Wednesday, January 29, 2014

The Privilege of Being the One They Ask

This afternoon, I watched Benjamin pace the floor of our friends' house on my iPhone. He looked and sounded so utterly proficient from the side of the conversation I could hear.

"I see," he'd say thoughtfully.

"So what I hear you saying is...," he'd respond, putting those active listening skills we've practiced to work.

Benjamin called my dad to gain insight into a problem his team is trying to solve for a tournament in a few weeks. As part of the solution to their challenge, they are creating a small, portable iPhone charger, and in the process, they've learned about energy conversion, generators, electromagnetic energy, and how to build their prototype. But fuzziness on a few of the basic science formulas was stalling their precise calculations.

It dawned on us that Papa sells generators and might be a good resource for their remaining questions, so Benjamin decided to call him after school during the team's meeting today.

There were so many things I loved about this exchange:

My dad's willingness to make time for Benjamin's questions and to patiently lead this third grader through basic physics.

Benjamin's utter ease in talking with Papa on the phone. There is history, relationship there that makes the exchange comfortable.

Watching my little boy grow up. He carries himself so maturely sometimes. He looked out the window, listening carefully, occasionally nodding, and I could envision him twenty years from now making a call from his own office.

I stood there, spirit gushing with affection for Ben, heart overflowing with knowledge of my dad's love for both of us.

I wished I could squeeze my son to pieces. As I write, I realize I need to tell Benjamin how much I admired his poise on the phone, how much I respect the young man he's becoming.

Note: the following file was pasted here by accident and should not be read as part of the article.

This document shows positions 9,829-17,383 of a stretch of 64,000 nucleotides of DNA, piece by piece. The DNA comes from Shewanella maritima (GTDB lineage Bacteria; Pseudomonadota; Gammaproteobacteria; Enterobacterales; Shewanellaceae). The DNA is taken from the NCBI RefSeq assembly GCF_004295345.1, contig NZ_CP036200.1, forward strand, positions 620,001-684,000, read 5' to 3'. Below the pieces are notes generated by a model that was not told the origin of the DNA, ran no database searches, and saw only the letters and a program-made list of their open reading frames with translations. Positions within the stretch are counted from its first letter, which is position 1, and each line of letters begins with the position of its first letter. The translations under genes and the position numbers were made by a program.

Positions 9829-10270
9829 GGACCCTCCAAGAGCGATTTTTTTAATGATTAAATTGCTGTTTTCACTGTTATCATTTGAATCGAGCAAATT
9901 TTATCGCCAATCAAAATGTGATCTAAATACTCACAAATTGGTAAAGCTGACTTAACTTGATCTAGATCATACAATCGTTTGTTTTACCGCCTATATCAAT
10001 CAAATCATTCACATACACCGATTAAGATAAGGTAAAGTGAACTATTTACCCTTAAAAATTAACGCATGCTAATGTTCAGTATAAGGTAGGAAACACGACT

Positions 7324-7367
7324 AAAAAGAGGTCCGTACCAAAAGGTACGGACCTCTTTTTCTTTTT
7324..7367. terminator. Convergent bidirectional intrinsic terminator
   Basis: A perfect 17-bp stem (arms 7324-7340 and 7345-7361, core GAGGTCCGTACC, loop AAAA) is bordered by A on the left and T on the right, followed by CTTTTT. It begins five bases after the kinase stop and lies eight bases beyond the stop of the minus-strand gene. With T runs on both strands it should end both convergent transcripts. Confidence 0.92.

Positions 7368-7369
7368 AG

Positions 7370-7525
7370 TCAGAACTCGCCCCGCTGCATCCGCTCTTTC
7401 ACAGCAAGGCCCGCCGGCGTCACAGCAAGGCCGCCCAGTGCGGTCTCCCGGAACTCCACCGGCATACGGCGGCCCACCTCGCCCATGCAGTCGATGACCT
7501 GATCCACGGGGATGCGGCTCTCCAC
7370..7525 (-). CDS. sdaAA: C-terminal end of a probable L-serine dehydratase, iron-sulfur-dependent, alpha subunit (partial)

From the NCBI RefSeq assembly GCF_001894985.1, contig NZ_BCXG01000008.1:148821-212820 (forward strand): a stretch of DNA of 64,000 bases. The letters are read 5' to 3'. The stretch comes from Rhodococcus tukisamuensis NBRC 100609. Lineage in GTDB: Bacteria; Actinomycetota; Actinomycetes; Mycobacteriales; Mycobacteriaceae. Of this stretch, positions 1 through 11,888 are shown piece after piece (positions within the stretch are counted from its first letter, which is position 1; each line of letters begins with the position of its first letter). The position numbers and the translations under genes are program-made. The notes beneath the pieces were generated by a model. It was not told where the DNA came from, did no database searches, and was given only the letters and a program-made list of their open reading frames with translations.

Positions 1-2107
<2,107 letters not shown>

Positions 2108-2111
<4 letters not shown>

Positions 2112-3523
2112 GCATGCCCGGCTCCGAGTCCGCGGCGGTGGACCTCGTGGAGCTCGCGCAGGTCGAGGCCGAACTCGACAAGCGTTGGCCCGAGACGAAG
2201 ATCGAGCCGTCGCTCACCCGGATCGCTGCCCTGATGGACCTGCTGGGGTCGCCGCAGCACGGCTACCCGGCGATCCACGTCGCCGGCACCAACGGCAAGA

I also wished I could give my dad a hug for being so present. And I realize I need to tell him how very grateful I am for the time he made for me and Benjamin today.

Because even after Benjamin got off the phone with my dad, I ended up calling back to put my dad on speaker phone with four of the other kids so they could ask follow-up questions. Without hesitation, my dad greeted these four little strangers warmly, congratulated and affirmed the work they were investing in this project, and then clarified  all of their questions and concerns with great skill and patience.

And it didn't surprise me, for my dad has always graciously made room in his life to show up for me.

My dad's availability to me--and now to my family--is one of his purest demonstrations of love. When I see the way he happily takes time from his work and full life to invest in this project simply because I ask, he communicates that I am important to him, that I am not a headache or a burden.

He inspires me to respond to my kids' requests for help with enthusiasm and tenderness, to readily support them in whatever they undertake, no matter their age or ability. Though the demands are great some days, I want them to know, deep down, that being invited into their lives is my great joy.

Because I want them to keep asking as they grow up.

My parents--and Josh's, too--have communicated over and over that they are happy to help us in any way they can. Not in a helicopter-parent kind of way, but in the way that good parents genuinely support and show up for their kids.

Generally, Josh and I are pretty self-sufficient and appropriately independent and all grown-up and such, but there is comfort in knowing we can call them up when a need arises, and the answer is not only yes, but a generous and enthusiastic yes at that.

I want my kids to feel that same value and freedom. When the babies come or the house needs to be packed or the money's tight or the day has reduced them to tears, I want them to call, confident the response from my end will be respect, compassion, and great joy at the invitation to participate in their lives.

And it begins now, in the dozens of small, daily moments when my littles come to me wearing vulnerability on their sleeve: not yet big enough or coordinated enough or sophisticated enough to navigate their world entirely on their own.

May I view each request not as an inconvenience but as an opportunity to send a powerful message of love to my precious kiddos. May I discipline myself to pause what I'm doing, look them in they eye, and smile at the privilege of being the one they ask.

Even if it's the twenty-fourth time in as many hours.

Even if it's the twenty-fourth time in as many minutes. Especially then.

For that is how we build trust to last a lifetime.

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